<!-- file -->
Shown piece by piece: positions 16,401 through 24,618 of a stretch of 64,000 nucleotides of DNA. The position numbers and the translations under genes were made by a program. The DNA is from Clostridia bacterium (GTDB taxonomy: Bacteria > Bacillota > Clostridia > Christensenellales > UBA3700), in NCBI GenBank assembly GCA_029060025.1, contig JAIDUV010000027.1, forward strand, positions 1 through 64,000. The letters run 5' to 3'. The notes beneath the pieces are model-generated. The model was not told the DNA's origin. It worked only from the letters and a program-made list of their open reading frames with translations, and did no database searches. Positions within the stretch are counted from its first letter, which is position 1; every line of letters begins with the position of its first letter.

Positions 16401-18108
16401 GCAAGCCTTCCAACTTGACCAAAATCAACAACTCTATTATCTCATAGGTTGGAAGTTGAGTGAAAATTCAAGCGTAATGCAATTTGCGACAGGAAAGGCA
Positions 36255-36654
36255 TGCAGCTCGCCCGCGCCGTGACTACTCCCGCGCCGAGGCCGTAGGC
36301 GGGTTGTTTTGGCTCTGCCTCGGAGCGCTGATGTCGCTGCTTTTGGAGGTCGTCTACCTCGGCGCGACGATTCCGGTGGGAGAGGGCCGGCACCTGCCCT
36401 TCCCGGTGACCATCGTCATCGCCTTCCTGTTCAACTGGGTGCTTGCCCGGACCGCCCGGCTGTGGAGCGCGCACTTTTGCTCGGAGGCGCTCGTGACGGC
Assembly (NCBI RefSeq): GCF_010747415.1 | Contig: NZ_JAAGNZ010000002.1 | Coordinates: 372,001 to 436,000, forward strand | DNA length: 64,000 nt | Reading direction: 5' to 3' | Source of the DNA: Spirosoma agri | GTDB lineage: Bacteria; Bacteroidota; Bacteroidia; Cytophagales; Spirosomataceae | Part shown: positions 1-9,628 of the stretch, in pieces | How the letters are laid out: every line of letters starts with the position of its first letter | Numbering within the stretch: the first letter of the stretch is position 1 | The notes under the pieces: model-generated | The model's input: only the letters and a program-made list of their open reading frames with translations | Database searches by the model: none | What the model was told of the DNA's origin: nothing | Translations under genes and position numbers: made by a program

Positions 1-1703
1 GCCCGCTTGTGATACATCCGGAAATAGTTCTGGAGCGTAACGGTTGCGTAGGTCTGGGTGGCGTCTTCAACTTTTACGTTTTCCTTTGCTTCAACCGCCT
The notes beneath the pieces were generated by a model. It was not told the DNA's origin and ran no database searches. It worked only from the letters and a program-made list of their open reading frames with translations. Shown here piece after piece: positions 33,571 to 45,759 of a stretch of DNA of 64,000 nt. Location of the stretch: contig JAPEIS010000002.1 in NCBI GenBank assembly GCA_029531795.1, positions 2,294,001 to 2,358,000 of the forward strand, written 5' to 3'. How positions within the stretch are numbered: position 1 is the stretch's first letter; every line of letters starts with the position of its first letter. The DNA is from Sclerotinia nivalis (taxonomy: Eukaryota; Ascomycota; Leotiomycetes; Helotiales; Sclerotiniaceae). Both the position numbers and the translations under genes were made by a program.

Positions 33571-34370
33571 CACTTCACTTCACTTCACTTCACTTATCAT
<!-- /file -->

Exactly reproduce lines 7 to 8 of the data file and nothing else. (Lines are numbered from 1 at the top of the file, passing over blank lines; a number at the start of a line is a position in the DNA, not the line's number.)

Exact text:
36401 TCCCGGTGACCATCGTCATCGCCTTCCTGTTCAACTGGGTGCTTGCCCGGACCGCCCGGCTGTGGAGCGCGCACTTTTGCTCGGAGGCGCTCGTGACGGC
Assembly (NCBI RefSeq): GCF_010747415.1 | Contig: NZ_JAAGNZ010000002.1 | Coordinates: 372,001 to 436,000, forward strand | DNA length: 64,000 nt | Reading direction: 5' to 3' | Source of the DNA: Spirosoma agri | GTDB lineage: Bacteria; Bacteroidota; Bacteroidia; Cytophagales; Spirosomataceae | Part shown: positions 1-9,628 of the stretch, in pieces | How the letters are laid out: every line of letters starts with the position of its first letter | Numbering within the stretch: the first letter of the stretch is position 1 | The notes under the pieces: model-generated | The model's input: only the letters and a program-made list of their open reading frames with translations | Database searches by the model: none | What the model was told of the DNA's origin: nothing | Translations under genes and position numbers: made by a program